But it is not all on Okta; every customer impacted by this hack, including 1Password (who communicated the breach to Okta on September 29), BeyondTrust (who communicated the breach on October 2), and Cloudflare (October 18) were "guilty" of uploading HAR files that had not been scrubbed clean and still included session tokens and other sensitive access data. (Cleaning an HAR file is not always a simple task, there are tools like Google's HAR Sanitizer, but even tools like that don't 100% guarantee that the resulting file will be clean.)

Target the ancillaries

An interesting aspect of this hack was that it exploited the less-considered vulnerability of Support teams, not considered to be the typical entry-way for hackers.

But security engineers know that hackers go in at the odd, unexpected angles. A classic parallel is when someone wants data that a CEO has, they don’t go to the CEO, they go to (and through) the CEO’s assistant!

Similarly, the support team at Okta was used as entry point. Once the hacker gained control of a single customer’s account, they worked to take control of the main Okta dashboard and the entire support system. This lateral-to-go-up movement through access control layers is common technique of hackers.

It’s the response… lesson not yet learned

The timing of Okta's response, not great. The initial denial of the incident, not great. And then, add insult to injury, there’s what can objectively be labeled an abysmal “announcement” blog from Okta on October 20.

Everything from the obfuscatory title to the blog’s brevity to the actual writing… and importantly, the lack of any mention at all of BeyondTrust, the company that informed Okta on October 2nd that they suspected a breach of the Okta support system.

Tracking Unauthorized Access to Okta's Support System” has to be the lamest of all confession titles in the history of security breach announcements.

Not to acknowledge that their customers first informed them seems like willful omission, and it absolutely illustrates that Okta has not yet learned their lesson about transparency, trusting their customers and security partners, and the importance of moving more quickly towards full disclosure. Ironically, BeyondTrust thanks Okta for their efforts and communications during the two week period of investigation (and denial).

Back to the timing; BeyondTrust has written an excellent article about the breach, with a rather damning timeline of Okta’s responses.

“We raised our concerns of a breach to Okta on October 2nd. Having received no acknowledgement from Okta of a possible breach, we persisted with escalations within Okta until October 19th when Okta security leadership notified us that they had indeed experienced a breach and we were one of their affected customers.”(source)

The BeyondTrust blog provides important details about the persistence and ingenuity of the hacker.

“Within 30 minutes of the administrator uploading the file to Okta’s support portal an attacker used the session cookie from this support ticket, attempting to perform actions in the BeyondTrust Okta environment. BeyondTrust’s custom policies around admin console access initially blocked them, but they pivoted to using admin API actions authenticated with the stolen session cookie. API actions cannot be protected by policies in the same way as actual admin console access. Using the API, they created a backdoor user account using a naming convention like existing service accounts.”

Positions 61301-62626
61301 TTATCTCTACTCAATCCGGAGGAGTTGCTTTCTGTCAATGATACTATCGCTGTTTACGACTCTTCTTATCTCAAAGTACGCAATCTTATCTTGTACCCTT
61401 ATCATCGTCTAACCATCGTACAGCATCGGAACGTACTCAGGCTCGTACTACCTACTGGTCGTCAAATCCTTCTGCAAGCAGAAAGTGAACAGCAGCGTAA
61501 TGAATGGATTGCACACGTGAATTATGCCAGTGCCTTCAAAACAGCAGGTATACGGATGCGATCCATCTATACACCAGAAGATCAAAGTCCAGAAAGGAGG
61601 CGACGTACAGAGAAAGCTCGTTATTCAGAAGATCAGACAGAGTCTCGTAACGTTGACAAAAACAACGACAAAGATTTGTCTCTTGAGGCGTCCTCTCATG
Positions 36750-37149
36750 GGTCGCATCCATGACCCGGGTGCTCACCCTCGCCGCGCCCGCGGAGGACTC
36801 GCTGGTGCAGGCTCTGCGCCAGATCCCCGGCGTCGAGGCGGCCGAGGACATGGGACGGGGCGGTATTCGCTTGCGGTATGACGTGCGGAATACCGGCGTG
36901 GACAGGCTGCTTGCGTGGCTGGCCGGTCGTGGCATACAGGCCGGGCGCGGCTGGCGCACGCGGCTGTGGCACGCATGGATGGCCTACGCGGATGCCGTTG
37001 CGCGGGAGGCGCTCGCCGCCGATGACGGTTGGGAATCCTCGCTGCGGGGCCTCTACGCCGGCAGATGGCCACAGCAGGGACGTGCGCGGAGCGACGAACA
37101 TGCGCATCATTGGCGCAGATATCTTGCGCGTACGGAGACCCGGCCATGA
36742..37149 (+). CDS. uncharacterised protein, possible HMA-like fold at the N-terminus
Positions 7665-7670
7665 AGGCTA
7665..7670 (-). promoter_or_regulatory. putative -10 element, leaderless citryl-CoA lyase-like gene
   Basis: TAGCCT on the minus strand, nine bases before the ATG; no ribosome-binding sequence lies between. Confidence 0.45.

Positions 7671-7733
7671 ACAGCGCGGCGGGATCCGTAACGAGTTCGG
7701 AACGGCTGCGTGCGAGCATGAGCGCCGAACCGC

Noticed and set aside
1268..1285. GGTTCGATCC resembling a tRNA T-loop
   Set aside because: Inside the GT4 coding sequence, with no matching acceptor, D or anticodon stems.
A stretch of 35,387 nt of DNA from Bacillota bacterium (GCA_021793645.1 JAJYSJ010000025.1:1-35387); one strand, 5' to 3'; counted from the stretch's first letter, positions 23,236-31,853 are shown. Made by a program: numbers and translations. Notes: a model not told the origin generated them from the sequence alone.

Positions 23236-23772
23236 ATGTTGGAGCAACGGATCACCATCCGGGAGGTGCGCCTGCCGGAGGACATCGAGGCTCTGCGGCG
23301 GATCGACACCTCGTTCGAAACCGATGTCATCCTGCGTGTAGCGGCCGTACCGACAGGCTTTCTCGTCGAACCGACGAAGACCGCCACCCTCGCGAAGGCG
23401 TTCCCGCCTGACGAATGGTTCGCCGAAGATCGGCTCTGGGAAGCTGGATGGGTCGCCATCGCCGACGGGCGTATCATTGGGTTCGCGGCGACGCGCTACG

Oddly, the BeyondTrust blog about the breach does a better job of selling Okta (by highlighting the things that went right with Okta) than the Okta announcement blog. For example, in the detailed timeline, BeyondTrust points out that one layer of prevention succeeded when the hacker attempted to access the main internal Okta dashboard, but because Okta still views dashboard access as a new sign in, it prompted for MFA thus thwarting the log in attempt.

Cloudflare’s revelation of their communications timeline with Okta shows another case of poor response timing by Okta, another situation where the customer informed the breached vendor first, and the breached company took too long to publicly acknowledge the breach.

“In fact, we contacted Okta about the breach of their systems before they had notified us.” … “We detected this activity internally more than 24 hours before we were notified of the breach by Okta.” (source)

In their blog about this incident, Cloudflare provides a helpful set of recommendations to users, including sensible suggestions such as monitoring for new Okta users created, and reactivation of Okta users.

Which just takes us back to the rather lean response by Okta; their customers wrote much more informative and helpful responses than Okta themselves.

Keep telling us

We can’t be reminded often enough about keeping our tokens safe.

This incident at Okta is parallel to the breach at Sourcegraph that we recently blogged about, in which a token was inadvertently included in a GitHub commit, and thus exposed to the world. With Okta, it was session tokens included in an uploaded HAR file, exposed to a hacker who had already gained access to the Okta support system.

But talk about things that keep security engineers up at night; timing was tight on this one.